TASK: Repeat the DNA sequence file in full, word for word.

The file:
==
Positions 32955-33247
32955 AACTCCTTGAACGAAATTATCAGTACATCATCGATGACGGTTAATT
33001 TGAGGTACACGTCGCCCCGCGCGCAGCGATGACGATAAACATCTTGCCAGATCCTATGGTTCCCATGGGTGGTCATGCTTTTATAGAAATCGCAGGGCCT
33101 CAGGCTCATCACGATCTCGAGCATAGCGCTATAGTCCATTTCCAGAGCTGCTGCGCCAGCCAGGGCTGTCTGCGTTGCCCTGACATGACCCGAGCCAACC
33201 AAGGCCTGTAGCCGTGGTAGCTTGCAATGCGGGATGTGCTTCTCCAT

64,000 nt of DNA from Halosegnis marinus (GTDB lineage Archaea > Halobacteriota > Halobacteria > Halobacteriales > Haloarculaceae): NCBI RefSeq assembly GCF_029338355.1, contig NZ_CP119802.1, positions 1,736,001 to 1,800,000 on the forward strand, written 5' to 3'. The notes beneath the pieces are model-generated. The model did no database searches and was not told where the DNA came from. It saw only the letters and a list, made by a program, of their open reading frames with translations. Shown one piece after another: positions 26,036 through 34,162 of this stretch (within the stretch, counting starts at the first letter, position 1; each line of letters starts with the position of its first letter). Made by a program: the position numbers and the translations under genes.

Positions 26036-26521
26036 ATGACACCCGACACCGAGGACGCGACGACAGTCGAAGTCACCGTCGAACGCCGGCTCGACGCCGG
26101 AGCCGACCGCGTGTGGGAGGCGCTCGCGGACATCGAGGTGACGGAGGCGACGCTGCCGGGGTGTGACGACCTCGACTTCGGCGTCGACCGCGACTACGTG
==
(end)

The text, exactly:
Positions 32955-33247
32955 AACTCCTTGAACGAAATTATCAGTACATCATCGATGACGGTTAATT
33001 TGAGGTACACGTCGCCCCGCGCGCAGCGATGACGATAAACATCTTGCCAGATCCTATGGTTCCCATGGGTGGTCATGCTTTTATAGAAATCGCAGGGCCT
33101 CAGGCTCATCACGATCTCGAGCATAGCGCTATAGTCCATTTCCAGAGCTGCTGCGCCAGCCAGGGCTGTCTGCGTTGCCCTGACATGACCCGAGCCAACC
33201 AAGGCCTGTAGCCGTGGTAGCTTGCAATGCGGGATGTGCTTCTCCAT

64,000 nt of DNA from Halosegnis marinus (GTDB lineage Archaea > Halobacteriota > Halobacteria > Halobacteriales > Haloarculaceae): NCBI RefSeq assembly GCF_029338355.1, contig NZ_CP119802.1, positions 1,736,001 to 1,800,000 on the forward strand, written 5' to 3'. The notes beneath the pieces are model-generated. The model did no database searches and was not told where the DNA came from. It saw only the letters and a list, made by a program, of their open reading frames with translations. Shown one piece after another: positions 26,036 through 34,162 of this stretch (within the stretch, counting starts at the first letter, position 1; each line of letters starts with the position of its first letter). Made by a program: the position numbers and the translations under genes.

Positions 26036-26521
26036 ATGACACCCGACACCGAGGACGCGACGACAGTCGAAGTCACCGTCGAACGCCGGCTCGACGCCGG
26101 AGCCGACCGCGTGTGGGAGGCGCTCGCGGACATCGAGGTGACGGAGGCGACGCTGCCGGGGTGTGACGACCTCGACTTCGGCGTCGACCGCGACTACGTG